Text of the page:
Unable to mimic the production environment without spending countless hours installing packages on a virtual box for each project.

They start with some of the initial steps they tried including a single local development server and remote servers but points out the issues with each. Ultimately they decided to give Docker a try and came up with their ("almost perfect") development environment. From there they get into the steps to reproduce, the more technical parts, and list the requirements you'll need and the steps in the setup process.

tagged: docker development flow environment tutorial reproduce commands configuration

Link: http://tech.yappa.be/docker-php-development

Zend Developer Zone:
On Security and PHP
Dec 14, 2015 @ 10:23:46

On the Zend Developer Zone Cal Evans has posted an article about a topic that's always hot in any development community - security. In his post, "On Security and PHP", he comments on some recent metrics reported by a larger application security company and provides a bit more realistic view into the world of PHP security (and some possible downfalls of their metrics).

Yet another consultant group has decided that their traffic stats are too low so they need to “shake things up a bit”. As usual, they picked PHP as the whipping boy. No, I am not going to link to them; too many people are already doing that unironically. [...] So we have a consulting group that has discovered that compiled languages have fewer security issues than dynamic languages. In other news, water is wet. This insight isn’t a revelation to anyone who has worked with a compiled language.

He also points out the leap they make between the PHP-related results to the two pieces of software that power a large part of the web, WordPress and Drupal. He mentions the recent installation statistics published by Jack Skinner and how, when it boils down to keeping the actual language secure, nothing is better than keeping things patched. Cal summarizes the current state of things (and where we should be heading) well:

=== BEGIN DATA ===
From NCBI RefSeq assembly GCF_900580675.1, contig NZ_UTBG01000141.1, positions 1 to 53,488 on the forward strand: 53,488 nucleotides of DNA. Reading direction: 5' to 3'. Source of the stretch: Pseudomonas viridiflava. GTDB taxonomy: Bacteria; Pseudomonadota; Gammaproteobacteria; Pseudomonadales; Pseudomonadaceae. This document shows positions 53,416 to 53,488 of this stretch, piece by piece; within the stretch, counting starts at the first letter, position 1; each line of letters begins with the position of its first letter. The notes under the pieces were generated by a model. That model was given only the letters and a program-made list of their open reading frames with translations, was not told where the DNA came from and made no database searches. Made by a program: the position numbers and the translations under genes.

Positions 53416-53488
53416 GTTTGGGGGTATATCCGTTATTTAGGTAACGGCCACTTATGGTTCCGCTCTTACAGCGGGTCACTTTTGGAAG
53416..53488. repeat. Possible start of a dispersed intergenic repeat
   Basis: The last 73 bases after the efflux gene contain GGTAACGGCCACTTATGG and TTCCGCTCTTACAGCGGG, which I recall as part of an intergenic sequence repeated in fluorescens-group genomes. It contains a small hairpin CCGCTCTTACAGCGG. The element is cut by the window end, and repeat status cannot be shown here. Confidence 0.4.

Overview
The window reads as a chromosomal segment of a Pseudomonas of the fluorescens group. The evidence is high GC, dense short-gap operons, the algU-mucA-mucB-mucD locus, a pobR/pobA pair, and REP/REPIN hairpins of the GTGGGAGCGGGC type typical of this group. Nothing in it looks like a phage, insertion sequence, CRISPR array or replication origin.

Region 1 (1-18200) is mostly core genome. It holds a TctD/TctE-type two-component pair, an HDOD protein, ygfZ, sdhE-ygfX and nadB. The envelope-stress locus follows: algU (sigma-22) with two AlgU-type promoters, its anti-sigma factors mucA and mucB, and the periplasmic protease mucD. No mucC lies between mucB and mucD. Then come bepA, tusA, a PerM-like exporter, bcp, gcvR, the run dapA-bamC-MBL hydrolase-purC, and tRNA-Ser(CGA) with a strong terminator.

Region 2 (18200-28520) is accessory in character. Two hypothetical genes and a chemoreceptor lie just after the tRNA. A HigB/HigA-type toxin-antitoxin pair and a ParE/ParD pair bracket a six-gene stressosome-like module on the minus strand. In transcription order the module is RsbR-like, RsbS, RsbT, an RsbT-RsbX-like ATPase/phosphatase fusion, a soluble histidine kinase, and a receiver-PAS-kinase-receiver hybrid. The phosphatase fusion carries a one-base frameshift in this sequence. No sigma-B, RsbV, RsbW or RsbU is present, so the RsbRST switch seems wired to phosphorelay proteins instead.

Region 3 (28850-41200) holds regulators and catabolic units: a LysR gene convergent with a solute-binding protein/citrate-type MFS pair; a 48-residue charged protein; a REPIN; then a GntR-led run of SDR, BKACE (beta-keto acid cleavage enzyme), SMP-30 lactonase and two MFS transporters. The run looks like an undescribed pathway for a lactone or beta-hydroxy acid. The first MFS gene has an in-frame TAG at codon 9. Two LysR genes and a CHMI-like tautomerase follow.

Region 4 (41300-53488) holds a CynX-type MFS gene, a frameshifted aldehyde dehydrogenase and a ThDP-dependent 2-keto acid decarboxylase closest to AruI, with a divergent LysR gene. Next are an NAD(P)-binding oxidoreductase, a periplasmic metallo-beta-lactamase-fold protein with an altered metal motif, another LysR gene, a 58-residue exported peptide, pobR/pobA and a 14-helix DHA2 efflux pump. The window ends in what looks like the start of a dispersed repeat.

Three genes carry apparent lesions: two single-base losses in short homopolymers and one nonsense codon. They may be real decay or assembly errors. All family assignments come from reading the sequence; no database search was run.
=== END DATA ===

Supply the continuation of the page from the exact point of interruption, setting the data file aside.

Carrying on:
We can all agree that PHP code used to be notoriously insecure due in part to it’s low point of entry, but so was the entire Internet. As we learn, we are writing better and more secure code. Sadly reports like the one highlighted here do nothing more than perpetuate old stereotypes. The truth is that yes, PHP code has flaws, much like Python code, node.js code, and Ruby code. We’ve got fewer this year than last, and hopefully, we will have fewer next year. We are getting better. Sadly, not all applications get better at the same rate. Some people just will not bother to patch old code. That is not a language problem, that is a people problem. (It doesn’t lessen the importance of the problem, but let’s at least properly identify it)
tagged: security zenddeveloperzone development language version

Link: http://devzone.zend.com/7052/on-security/

PHP.net:
PHP 7.0.0 RC 8 Released
Nov 26, 2015 @ 08:36:56

The latest (and last in the series) Release Candidate for PHP 7 has been released as mentioned on php.net today. This is a development preview release only and is not intended to be used in production.

The PHP development team announces the immediate availability of PHP 7.0.0 RC 8. This is the thirteenth pre-release of the new PHP 7 major series. All users of PHP are encouraged to test this version carefully, and report any bugs and incompatibilities in the bug tracking system. [...] PHP 7.0.0 RC 8 contains fixes for 11 reported bugs.

This release fixes several final bugs that were preventing the final stable release of PHP 7.0.0, some relatively major. You can download this latest release from either the QA download page or from the Windows QA site. If you're interested in what's changing in this release (and in PHP 7 overall) check out the NEWS file.

tagged: php7rc8 release candidate language final development preview

Link: http://php.net/archive/2015.php#id2015-11-26-1